Viral video doesn’t represent Ugandans

Kony 2012, which aims to draw attention to warlord Joseph Kony, misses the mark for some of those affected

March 28, 2012 | Young Voices
Amanda Thorsteinsson | Special to Young Voices

The first time Ugandan Stephen Owoni saw Invisible Children’s online video, Kony 2012, he figured it was just another western advocacy video about Africa. He is used to seeing his country represented through the eyes of outsiders.

But it “blew my mind, and I couldn’t believe it,” he says after learning that the video—which aims to “make famous” a Ugandan warlord and bring him to justice—had captured the attention of millions of people around the world.

Invisible Children is an American advocacy organization originally founded in 2004 to raise awareness among North American youth and bring an end to the civil war in northern Uganda being waged by Joseph Kony, leader of the Lord’s Resistance Army (LRA). Its latest advocacy video, Kony 2012, with 112 million views over the course of six days in March, makes it the most viral online video in history.

However, many Ugandans are reacting critically.

“The truth is,” says Owoni, “Kony did these things way back. This video is too late. It was needed 15 years back. People need to understand history before they begin speaking.”

Kony and the LRA have not been in northern Uganda since 2006, a point which the video does not draw out. Kony’s army is now in remote areas of countries such as the Democratic Republic of Congo, southern Sudan and the Central African Republic. Experts are unclear as to the current size and strength of the army, but the LRA is now believed to number only around 200.

One of the strongest images in the video is that of “night commuters”—children walking each night from their home village into towns “protected” by the Ugandan army to avoid being abducted and forced to become child soldiers or sex slaves.

In reality, the “night commuters” pictured are now grown up. “It’s misleading,” says Owoni, a 26-year-old multimedia producer originally from northern Uganda who now lives in the capital of Kampala. “In Uganda, it’s not about that anymore. People need resettlement and rehabilitation. [Invisible Children] are using people’s misery to advance a cause. It’s like rubbing salt in a wound.”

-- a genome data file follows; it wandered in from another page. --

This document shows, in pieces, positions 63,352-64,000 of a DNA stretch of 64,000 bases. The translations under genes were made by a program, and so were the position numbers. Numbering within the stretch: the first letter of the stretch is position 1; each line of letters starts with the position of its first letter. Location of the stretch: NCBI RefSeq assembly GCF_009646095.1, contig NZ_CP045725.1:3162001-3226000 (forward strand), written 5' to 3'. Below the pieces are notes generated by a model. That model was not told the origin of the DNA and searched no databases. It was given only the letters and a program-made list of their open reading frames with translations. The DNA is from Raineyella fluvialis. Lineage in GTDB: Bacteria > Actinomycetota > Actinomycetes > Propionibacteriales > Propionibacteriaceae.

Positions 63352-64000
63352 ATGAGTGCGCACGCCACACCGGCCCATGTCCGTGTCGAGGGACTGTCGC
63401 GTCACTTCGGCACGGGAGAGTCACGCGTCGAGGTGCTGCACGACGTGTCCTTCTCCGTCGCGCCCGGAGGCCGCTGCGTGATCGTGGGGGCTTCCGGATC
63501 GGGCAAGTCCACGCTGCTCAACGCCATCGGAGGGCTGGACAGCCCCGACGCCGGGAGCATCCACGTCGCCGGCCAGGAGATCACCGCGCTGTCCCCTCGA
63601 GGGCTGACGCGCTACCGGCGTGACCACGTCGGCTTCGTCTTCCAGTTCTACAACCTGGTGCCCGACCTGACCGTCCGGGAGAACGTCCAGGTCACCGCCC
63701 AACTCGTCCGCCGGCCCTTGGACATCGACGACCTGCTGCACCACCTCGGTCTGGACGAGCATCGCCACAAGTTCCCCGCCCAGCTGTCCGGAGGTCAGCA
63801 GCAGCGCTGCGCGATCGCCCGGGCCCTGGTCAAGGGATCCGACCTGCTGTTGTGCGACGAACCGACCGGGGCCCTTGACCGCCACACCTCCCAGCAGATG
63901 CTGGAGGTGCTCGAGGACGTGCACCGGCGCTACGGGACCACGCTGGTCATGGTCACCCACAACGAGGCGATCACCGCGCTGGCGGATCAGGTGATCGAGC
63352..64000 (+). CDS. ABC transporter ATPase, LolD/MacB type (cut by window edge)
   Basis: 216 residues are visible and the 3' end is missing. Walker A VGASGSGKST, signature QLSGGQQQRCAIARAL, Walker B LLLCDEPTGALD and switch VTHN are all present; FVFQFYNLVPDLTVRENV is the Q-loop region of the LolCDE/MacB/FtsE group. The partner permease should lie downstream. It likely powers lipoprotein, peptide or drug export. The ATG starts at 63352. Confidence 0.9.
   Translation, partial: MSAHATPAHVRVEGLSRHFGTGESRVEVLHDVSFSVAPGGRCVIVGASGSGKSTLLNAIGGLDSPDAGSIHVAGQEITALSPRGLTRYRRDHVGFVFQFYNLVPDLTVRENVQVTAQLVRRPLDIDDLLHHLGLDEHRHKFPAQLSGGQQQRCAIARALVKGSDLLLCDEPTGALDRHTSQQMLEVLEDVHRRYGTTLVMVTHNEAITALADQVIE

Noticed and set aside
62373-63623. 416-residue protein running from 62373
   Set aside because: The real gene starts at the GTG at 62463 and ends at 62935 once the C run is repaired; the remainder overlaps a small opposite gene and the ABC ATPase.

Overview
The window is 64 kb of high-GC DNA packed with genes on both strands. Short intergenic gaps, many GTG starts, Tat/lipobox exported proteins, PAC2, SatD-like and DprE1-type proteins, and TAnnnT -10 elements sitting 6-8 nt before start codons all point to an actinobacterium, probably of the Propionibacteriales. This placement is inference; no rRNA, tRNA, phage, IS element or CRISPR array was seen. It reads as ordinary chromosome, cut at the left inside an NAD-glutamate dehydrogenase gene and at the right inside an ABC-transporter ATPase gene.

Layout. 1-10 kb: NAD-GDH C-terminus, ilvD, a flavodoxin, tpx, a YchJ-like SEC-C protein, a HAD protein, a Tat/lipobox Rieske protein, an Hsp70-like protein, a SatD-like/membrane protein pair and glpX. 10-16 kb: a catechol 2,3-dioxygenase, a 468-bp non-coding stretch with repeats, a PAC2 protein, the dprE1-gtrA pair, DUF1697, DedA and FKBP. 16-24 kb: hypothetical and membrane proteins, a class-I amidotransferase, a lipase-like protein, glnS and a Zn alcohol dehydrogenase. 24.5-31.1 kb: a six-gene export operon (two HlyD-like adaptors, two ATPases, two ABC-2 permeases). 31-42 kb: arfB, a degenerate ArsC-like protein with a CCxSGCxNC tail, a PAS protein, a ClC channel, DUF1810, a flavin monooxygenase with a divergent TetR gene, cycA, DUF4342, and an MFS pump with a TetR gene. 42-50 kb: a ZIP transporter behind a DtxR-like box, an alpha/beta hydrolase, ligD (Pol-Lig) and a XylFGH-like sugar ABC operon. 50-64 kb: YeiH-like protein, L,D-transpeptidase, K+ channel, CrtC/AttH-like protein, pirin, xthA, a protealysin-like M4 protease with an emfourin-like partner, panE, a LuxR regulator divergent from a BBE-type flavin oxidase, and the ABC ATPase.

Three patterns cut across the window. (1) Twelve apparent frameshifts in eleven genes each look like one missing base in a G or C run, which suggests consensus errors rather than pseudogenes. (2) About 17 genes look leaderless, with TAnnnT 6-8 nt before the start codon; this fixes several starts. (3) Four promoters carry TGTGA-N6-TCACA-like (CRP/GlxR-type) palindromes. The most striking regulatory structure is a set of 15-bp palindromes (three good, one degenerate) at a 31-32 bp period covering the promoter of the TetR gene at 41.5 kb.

Invisible Children posted a rebuttal to such criticisms on its website: “In our quest to garner wide public support of nuanced policy, Invisible Children has sought to explain the conflict in an easily understandable format. The film is a first entry point to this conflict for many, and the organization provides several ways for our supporters to go deeper in learning about the make-up of the LRA and the history of the conflict.”

But many Ugandans feel like the video doesn’t make their voices and stories heard. “Ask any Northerner, and the first thing they say they want is dialogue,” says Owoni. “Every day, even 10 years later, there are parents who long to hug their kid. They still long for the day their kid will come home.”

If people want to help Northern Uganda, “they should support family reconciliation and rehabilitation, not open up wounds of trauma,” he says.

David Otim, 31, is the manager for Mennonite Central Committee’s Ugandan programs. In 2003, the LRA attacked his home region of Teso while he was at university in Kampala. The LRA based its operations out of his family’s home for three weeks, and later burned it to the ground.

“A few days after its release,” says Otim, “someone took the Kony 2012 video to screen for the people of northern Uganda in Lira Town. The organizers wanted to give more people—whom the movie is about—a chance to watch. On seeing the movie, the viewers [mostly youths] got very angry at what they were watching. One youth was heard shouting, ‘Why do you make Kony famous? He is already behind us. They are just making money using our misery.’ ”

Although he is not comfortable with the overall message of Kony 2012, Owoni doesn’t believe the video is beyond redemption. “There are pros and cons,” he says. “I love the opening statements: that human beings are worthy of peace, and everybody can play a role.”

Nevertheless, the overall effect of Kony 2012 for Owoni boils down to another western attempt to frame the African story “as a story of AIDS and war. Yeah, those things are there, but it’s not the whole thing. The image of Uganda is tainted. I love my country. It breaks my heart that all I ever see on CNN and foreign news are these bad things.”

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